Flights or direct ferries from Europe to carry Covid-19 vaccines over Brexit concerns
Vaccines to be flown in but UK ‘landbridge’ to be avoided if road travel needed in case of delays
Covid-19: The Pfizer/BioNTech vaccine, if approved, is likely to be the first to arrive in the State early next year
Plans are being made to have Covid-19 vaccines delivered into the State by air and, if needed, by land and sea directly from mainland Europe to avoid the UK “landbridge” in case of post-Brexit delays.
Concerns about potential congestion at ports after EU-UK border controls come into effect on January 1st has led the Government’s Covid-19 vaccine task force to plan around possible logistical Brexit issues.
The task force plans to transport vaccines to the State by air freight but, in the unlikely event that air transport is not available, the vaccines will come on direct ferries from Europe, according to people familiar with the plans.
Potential stoppages on the transit route through Britain after post-Brexit border checks and inspections come into effect were considered by the task force as part of their planning for the delivery of vaccines.
We're preparing for the #COVID19 vaccine roll out in Ireland. At the HSE National Cold Chain Centre, we have received and are currently commissioning & validating a consignment of 9 x Ultra Low Temperature Freezers for storage of the vaccines at -75 degrees. @HSELive pic.twitter.com/ooGUc9OSQo— Paul Reid (@paulreiddublin) December 4, 2020
Taoiseach Micheál Martin said this week that he did not expect Brexit congestion to be an issue in the deliveries and the task force’s job was “to get the logistics of this right”.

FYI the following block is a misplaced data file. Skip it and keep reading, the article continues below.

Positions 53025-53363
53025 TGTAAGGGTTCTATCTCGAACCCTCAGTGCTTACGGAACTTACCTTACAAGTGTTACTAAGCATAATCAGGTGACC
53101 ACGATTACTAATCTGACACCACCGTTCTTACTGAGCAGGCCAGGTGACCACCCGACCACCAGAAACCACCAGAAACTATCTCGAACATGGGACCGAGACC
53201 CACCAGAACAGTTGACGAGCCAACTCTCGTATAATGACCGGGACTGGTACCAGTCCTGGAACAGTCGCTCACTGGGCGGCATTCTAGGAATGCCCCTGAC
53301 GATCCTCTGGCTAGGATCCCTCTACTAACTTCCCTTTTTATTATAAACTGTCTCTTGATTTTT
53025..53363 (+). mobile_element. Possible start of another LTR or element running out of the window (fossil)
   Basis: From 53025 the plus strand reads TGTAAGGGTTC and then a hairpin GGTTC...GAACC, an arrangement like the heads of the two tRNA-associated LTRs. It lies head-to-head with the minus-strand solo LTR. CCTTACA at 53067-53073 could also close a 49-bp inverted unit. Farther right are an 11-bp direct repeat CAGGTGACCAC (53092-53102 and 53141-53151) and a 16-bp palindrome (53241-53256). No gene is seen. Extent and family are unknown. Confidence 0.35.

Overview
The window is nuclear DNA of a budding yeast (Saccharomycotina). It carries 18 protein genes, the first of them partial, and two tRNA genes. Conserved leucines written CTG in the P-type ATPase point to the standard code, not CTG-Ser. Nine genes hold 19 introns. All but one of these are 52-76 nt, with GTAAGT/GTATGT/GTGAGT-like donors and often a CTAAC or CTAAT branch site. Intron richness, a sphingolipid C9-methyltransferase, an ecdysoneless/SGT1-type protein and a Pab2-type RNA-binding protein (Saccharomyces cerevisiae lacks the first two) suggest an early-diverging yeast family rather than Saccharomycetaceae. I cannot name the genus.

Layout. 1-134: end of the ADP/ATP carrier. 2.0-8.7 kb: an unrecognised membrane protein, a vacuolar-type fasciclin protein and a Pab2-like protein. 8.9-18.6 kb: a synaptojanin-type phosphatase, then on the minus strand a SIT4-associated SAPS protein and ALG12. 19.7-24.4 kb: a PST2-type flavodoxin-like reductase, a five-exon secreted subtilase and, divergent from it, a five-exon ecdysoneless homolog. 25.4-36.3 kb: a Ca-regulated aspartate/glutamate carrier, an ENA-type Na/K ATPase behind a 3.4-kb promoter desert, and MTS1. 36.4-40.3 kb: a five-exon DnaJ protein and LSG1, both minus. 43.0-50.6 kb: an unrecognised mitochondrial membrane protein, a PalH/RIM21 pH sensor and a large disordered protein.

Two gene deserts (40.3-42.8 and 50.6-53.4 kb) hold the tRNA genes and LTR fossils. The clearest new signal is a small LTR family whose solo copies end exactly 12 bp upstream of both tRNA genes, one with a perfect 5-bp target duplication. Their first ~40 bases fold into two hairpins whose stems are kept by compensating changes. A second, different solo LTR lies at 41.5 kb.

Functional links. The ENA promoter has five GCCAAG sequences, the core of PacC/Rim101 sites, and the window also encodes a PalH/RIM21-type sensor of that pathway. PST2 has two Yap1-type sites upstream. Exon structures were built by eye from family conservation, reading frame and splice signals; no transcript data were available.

The Pfizer/BioNTech vaccine, if approved, is likely to be the first to arrive in the State early next year and is compact enough to be flown in large quantities, with about 1,000 doses fitting in trays the equivalent size of a pizza box. The medicine must be kept at minus 70 degrees Celsius requiring specialised transportation.
Meanwhile talks between British and European Union negotiators continued in London last night amid warnings that significant gaps remained as time was running out to reach a deal.
Stefaan De Rynck, a senior adviser to EU chief negotiator Michel Barnier, said talks were “probably past kilometre 40” in a 42km marathon.
“Significant divergences remain. Both sides are working hard to overcome them but the outcome is uncertain,” he said.
Most of the legal text of an agreement has already been agreed but differences remain on fisheries, the level playing field of fair competition guarantees, and how the agreement should be enforced.
Sources close to both sides said talks could continue through Friday and perhaps the weekend, with British prime minister Boris Johnson expected to speak to European Commission President Ursula von der Leyen before any final breakthrough is possible.